Improved Shot Placement for Enhanced Hunting Success

This simple shot placement technique will help you make more effective shots this season.

It happens to every hunter at some point in his or her hunting career. They hit a deer with a marginal or poor shot, and then must endure a long and difficult recovery, or worse yet, they’re unable to find the deer. Losing a deer is a terrible event and has caused countless sleepless nights for hunters. What percentage of wounded deer aren’t recovered, and more importantly, what can we do to minimize the chance that will happen to us this season?

Wounding Rates

Few studies have quantified the wounding rates for archery hunters, and even fewer have done so for firearms hunters. Wounding rates for archers have ranged from 16 percent for modern archery equipment to 50 percent for traditional bows (recurves and longbows). However, it’s important to note in the traditional archery study, the deer were radio-collared and only three of the 22 (14 percent) that were hit died and were not recovered. Thus, it was actually a 14 percent wounding loss to the deer herd.

Firearm wounding rates are assumed to be much lower, but data is limited. A United Kingdom study published in 2014 showed 97 percent of 2,179 deer that were shot with firearms were recovered. This is an exceptional recovery rate. A South Carolina study published in 1999 had a nearly 100 percent recovery rate with the use of a trained dog. This study quantified the distance deer ran and the difficulty recovering them based on where they were shot. Of the 493 deer harvested, deer shot in a vital area involving the heart and/or lungs ran significantly shorter distances than those shot further back. Importantly, there were no significant differences in the efficiency of firearms when grouped by caliber.

Taking it to the Field

How can you use this information to enhance your 2018 firearms season? A little deer anatomy and shot placement lesson can go a long way. There are obviously several places you can shoot a deer to kill it, but if you’re interested in a quick, humane kill with a minimal or nonexistent tracking job, and a loss of minimal amount of meat, then read on for a super easy method for ideal shot placement.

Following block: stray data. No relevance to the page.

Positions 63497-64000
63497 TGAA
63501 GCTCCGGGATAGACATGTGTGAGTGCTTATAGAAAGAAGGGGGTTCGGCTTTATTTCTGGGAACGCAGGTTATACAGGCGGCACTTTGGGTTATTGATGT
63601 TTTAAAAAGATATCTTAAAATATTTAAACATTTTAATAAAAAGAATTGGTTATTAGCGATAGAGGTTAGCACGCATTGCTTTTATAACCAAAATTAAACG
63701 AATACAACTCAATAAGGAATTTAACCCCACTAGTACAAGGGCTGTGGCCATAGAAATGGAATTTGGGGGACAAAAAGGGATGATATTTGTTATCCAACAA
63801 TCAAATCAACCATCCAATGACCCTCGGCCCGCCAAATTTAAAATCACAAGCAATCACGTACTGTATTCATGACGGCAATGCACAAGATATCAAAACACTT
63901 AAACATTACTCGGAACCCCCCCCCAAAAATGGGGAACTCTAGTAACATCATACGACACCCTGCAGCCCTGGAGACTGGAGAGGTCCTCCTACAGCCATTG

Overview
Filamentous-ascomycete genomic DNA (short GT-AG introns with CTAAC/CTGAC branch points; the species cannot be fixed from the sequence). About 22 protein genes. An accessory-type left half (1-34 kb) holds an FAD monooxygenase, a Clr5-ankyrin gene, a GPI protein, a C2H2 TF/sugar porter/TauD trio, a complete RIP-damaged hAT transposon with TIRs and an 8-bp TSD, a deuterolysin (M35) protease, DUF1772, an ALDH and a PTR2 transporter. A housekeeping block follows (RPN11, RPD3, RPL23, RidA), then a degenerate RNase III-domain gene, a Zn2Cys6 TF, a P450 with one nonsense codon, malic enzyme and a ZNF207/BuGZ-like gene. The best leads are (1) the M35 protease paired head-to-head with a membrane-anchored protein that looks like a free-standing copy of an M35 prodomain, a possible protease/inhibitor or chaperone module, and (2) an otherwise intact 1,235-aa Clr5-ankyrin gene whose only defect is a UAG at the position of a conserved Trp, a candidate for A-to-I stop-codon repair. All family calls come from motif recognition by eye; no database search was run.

Deer Vitals

Where is a deer’s heart exactly located? Is it directly in line with a deer’s leg or behind it? Does the heart lay flat in a deer’s body or is it more upright? How about the lungs? Could you draw a deer’s heart and lungs to scale in their exact placement? If not, how can you expect to make a great shot?

The diagram shown above shows exactly where a deer’s vitals are located (note that part of the lungs are cut away to show placement of the heart). That’s the first step to proper shot placement. Notice how the majority of the heart is directly above the leg – not behind it. Notice how the lungs extend from the belly to the backbone, which is about halfway to two-thirds up the body in the neck region to three-quarters up the body farther back. Notice the backbone does not run along the top of the body as many hunters believe. Finally, notice how there is no room between the lungs and spine. So, the often-discussed area by archers where they did not recover a deer because they hit it “above the lungs and below the backbone” simply does not exist. It’s likely these shots actually hit above the backbone and through flesh where there are no vitals.